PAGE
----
Proprioception is achieved through muscles, ligaments and joint actions using messages that are continuously sent through the central nervous system [CNS].
The CNS then relays information to the rest of the body ‘telling’ it how to react and with what amount of tension/action.
Ssome of these instructions go to the brain, where more often than not they acted on unconsciously, whilst others go to the spinal cord, where they are acted on automatically.
Proprioceptors are basically ‘sensors’ that reside within muscles, joints and ligaments. These respond to pressure, stretch and tension and are key im iniating what is known as the stretch reflex.
Proprioception is the capacity of the body to determine where all of its parts are positioned at any given time, and it plays an important role in the world of sports especially athletics and jumping…..
Think of it as a subconscious internal computer software programme that complements your conscious effort to stabilize everything, whether you’re moving or standing still. It triggers muscles to contract and relax to fit the situation.
You don’t have to think about it because your ‘internal software’ is reacting to the situation and sending instant messages to help your body make the necessary adjustments. Proprioception is also a factor in speed and direction of movement. Proprioception helps us perform better in sports and avoid injuries. Losing it because of an injury or lack of use requires a period of re-training to get it back.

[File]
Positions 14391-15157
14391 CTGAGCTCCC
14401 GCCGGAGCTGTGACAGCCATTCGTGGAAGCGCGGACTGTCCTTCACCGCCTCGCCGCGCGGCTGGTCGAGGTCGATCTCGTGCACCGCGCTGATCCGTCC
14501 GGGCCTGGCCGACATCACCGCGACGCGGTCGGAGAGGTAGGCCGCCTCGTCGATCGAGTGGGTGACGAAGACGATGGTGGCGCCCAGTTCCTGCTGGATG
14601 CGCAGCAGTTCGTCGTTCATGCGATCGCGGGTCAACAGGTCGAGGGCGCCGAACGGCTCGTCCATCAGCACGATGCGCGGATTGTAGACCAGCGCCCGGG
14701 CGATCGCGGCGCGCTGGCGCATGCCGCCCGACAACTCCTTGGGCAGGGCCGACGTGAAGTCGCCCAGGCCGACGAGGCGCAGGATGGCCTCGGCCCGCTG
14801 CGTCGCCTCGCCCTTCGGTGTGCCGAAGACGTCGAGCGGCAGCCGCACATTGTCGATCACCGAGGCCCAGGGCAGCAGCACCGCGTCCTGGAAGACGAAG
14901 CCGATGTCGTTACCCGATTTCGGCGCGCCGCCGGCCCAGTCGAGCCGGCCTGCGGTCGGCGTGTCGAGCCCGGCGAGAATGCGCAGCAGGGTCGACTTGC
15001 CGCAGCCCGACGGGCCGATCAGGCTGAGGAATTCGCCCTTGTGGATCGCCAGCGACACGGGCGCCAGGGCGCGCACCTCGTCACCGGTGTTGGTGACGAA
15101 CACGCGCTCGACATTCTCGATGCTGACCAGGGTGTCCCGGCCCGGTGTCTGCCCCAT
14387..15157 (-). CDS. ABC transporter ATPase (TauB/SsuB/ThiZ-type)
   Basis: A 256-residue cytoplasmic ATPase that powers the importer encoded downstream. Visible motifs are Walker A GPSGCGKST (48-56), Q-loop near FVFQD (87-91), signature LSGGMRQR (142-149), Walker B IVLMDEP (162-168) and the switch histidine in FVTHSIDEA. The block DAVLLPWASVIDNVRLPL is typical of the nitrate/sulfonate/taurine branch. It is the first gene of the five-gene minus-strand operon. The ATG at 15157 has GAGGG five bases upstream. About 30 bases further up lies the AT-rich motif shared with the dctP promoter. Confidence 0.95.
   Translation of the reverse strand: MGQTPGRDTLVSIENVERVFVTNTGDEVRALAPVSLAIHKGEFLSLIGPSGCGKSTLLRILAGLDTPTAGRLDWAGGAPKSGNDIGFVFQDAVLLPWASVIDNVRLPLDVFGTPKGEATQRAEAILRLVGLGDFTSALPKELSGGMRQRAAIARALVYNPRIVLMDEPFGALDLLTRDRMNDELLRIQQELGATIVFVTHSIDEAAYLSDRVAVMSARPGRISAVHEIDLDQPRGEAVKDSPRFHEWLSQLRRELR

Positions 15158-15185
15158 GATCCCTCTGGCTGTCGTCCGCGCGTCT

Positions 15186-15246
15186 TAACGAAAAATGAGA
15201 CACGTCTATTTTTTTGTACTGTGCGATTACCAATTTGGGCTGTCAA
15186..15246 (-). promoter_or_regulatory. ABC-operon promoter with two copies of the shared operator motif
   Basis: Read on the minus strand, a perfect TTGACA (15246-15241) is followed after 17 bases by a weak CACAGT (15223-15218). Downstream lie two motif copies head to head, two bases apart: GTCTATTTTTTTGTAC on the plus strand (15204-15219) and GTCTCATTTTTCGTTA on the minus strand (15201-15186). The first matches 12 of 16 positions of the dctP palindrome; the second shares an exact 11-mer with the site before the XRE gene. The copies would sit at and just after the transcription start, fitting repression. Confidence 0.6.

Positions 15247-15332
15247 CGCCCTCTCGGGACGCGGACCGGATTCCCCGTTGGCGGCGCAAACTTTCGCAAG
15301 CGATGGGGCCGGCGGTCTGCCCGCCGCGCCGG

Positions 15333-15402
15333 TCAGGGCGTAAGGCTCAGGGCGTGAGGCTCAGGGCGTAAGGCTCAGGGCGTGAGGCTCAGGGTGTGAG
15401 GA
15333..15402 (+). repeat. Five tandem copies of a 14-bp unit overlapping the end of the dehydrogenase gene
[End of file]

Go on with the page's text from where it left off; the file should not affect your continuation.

There’s a fine line between proprioception and kinaesthetic awareness. Although some people use the terms interchangeably, there is a difference.
Kinaesthetic awareness is a conscious effort to react to the situation, while proprioception is an unconscious or subconscious process.
The two mechanisms work together to allow a smooth, efficient, and safe platform for movement and athletic performance. For example, a long jumper whose body acts subconsciously (proprioception) to stay tall on the runway while the jumper’s mind (kinaesthetic awareness) processes data regarding environmental issues [wind, rain, surface conditions] and anything else he or she needs to make necessary limb adjustments when running at high speeds to the take-off board….
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